Wednesday, July 07, 2004

Bulfinch's Mythology, The Age of Fable - Chapter 27, Part 1: The Trojan War.

Bulfinch's Mythology, The Age of Fable - Chapter 27, Part 1: The Trojan War. Annotated, hyperlinked text of Bulfinch's Mythology - Chapter 27: The Trojan War, Part 1.

From the site:

MINERVA (Athena) was the goddess of wisdom, but on one occasion she did a very foolish thing; she entered into competition with Juno (Hera) and Venus (Aphrodite) for the prize of beauty. It happened thus: At the nuptials of Peleus and Thetis all the gods were invited with the exception of Eris, or Discord [article]. Enraged at her exclusion, the goddess threw a golden apple among the guests, with the inscription, "For the fairest." Thereupon Juno, Venus, and Minerva each claimed the apple. Jupiter (Zeus), not willing to decide in so delicate a matter, sent the goddesses to Mount Ida, where the beautiful shepherd Paris was tending his flocks, and to him was committed the decision.

The goddesses accordingly appeared before him. Juno promised him power and riches, Minerva glory and renown in war, and Venus the fairest of women for his wife, each attempting to bias his decision in her own favour. Paris decided in favour of Venus and gave her the golden apple, thus making the two other goddesses his enemies. Under the protection of Venus, Paris sailed to Greece, and was hospitably received by Menelaus, king of Sparta. Now Helen, the wife of Menelaus, was the very woman whom Venus had destined for Paris, the fairest of her sex. She had been sought as a bride by numerous suitors, and before her decision was made known, they all, at the suggestion of Ulysses (Odysseus), one of their number, took an oath that they would defend her from all injury and avenge her cause if necessary. She chose Menelaus, and was living with him happily when Paris became their guest. Paris, aided by Venus, persuaded her to elope with him, and carried her to Troy, whence arose the famous Trojan war, the theme of the greatest poems of antiquity, those of Homer and Virgil.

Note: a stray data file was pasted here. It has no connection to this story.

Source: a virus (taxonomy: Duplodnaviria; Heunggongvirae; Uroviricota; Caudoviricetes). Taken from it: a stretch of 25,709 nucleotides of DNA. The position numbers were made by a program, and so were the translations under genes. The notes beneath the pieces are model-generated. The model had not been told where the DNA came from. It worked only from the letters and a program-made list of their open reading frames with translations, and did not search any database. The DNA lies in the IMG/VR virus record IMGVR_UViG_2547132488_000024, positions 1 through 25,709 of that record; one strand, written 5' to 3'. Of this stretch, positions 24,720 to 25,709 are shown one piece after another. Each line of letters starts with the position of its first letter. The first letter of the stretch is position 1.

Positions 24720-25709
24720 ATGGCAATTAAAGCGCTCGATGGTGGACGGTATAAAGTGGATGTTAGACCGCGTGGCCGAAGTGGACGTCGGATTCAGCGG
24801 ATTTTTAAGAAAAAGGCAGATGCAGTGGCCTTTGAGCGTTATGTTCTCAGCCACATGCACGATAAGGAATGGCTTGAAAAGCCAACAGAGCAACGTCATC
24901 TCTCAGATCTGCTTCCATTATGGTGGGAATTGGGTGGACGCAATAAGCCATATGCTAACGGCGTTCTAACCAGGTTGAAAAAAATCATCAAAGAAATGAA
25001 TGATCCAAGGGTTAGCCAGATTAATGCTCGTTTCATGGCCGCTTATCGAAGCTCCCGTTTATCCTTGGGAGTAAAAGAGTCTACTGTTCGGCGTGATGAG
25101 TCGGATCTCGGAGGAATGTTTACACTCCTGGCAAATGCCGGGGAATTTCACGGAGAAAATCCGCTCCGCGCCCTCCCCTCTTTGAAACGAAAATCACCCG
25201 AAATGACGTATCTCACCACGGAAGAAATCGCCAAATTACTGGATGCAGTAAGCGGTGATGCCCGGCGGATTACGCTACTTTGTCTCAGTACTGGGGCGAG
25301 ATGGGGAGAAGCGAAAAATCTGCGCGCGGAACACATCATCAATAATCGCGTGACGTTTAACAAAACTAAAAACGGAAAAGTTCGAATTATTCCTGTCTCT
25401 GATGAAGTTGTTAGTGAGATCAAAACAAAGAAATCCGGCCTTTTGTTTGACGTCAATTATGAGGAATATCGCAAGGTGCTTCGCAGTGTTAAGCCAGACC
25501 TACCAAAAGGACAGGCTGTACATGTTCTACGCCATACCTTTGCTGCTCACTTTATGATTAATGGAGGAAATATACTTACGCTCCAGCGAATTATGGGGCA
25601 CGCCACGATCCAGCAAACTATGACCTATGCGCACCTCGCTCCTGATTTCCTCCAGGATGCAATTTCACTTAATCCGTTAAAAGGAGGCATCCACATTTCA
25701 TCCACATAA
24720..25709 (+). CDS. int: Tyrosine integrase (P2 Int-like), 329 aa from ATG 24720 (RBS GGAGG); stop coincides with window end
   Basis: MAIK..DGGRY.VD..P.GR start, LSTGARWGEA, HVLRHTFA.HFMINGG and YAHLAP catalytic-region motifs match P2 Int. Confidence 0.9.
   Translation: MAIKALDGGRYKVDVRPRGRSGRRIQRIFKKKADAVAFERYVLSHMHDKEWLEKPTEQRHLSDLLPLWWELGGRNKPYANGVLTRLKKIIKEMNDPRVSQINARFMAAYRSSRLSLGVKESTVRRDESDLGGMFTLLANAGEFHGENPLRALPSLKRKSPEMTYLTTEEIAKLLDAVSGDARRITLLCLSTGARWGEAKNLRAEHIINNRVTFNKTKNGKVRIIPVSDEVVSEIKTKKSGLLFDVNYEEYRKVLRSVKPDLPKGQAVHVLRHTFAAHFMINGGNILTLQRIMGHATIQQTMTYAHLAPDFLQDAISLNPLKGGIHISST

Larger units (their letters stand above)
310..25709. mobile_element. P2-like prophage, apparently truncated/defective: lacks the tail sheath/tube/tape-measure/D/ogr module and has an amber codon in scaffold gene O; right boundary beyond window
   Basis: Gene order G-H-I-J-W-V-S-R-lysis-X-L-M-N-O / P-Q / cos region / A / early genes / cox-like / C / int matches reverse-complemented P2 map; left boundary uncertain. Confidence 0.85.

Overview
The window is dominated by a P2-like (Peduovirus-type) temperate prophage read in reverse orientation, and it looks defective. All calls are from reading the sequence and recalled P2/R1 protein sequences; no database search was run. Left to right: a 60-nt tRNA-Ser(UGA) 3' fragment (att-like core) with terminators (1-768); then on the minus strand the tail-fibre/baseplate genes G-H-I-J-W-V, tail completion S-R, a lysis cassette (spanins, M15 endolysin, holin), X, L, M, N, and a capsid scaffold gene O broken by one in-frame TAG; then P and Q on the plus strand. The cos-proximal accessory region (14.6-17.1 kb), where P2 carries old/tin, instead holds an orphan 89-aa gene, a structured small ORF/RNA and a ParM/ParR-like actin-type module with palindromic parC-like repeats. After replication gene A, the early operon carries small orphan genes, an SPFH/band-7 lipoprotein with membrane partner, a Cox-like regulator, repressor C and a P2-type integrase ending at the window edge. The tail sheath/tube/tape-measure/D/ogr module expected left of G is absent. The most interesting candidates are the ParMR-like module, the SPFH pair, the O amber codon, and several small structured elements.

Menelaus called upon his brother chieftains of Greece to fulfil their pledge, and join him in his efforts to recover his wife. They generally came forward, but Ulysses, who had married Penelope, and was very happy in his wife and child, had no disposition to embark in such a troublesome affair. He therefore hung back and Palamedes was sent to urge him. When Palamedes arrived at Ithaca Ulysses pretended to be mad. He yoked an ass and an ox together to the plough and began to sow salt. Palamedes, to try him, placed the infant Telemachus before the plough, whereupon the father turned the plough aside, showing plainly that he was no madman, and after that could no longer refuse to fulfil his promise. Being now himself gained for the undertaking, he lent his aid to bring in other reluctant chiefs, especially Achilles. This hero was the son of that Thetis at whose marriage the apple of Discord had been thrown among the goddesses. Thetis was herself one of the immortals, a sea-nymph, and knowing that her son was fated to perish before Troy if he went on the expedition, she endeavoured to prevent his going. She sent him away to the court of King Lycomedes [at Skyros], and induced him to conceal himself in the disguise of a maiden among the daughters of the king. Ulysses, hearing he was there, went disguised as a merchant to the palace and offered for sale female ornaments, among which he had placed some arms. While the king's daughters were engrossed with the other contents of the merchant's pack, Achilles handled the weapons and thereby betrayed himself to the keen eye of Ulysses, who found no great difficulty in persuading him to disregard his mother's prudent counsels and join his countrymen in the war.

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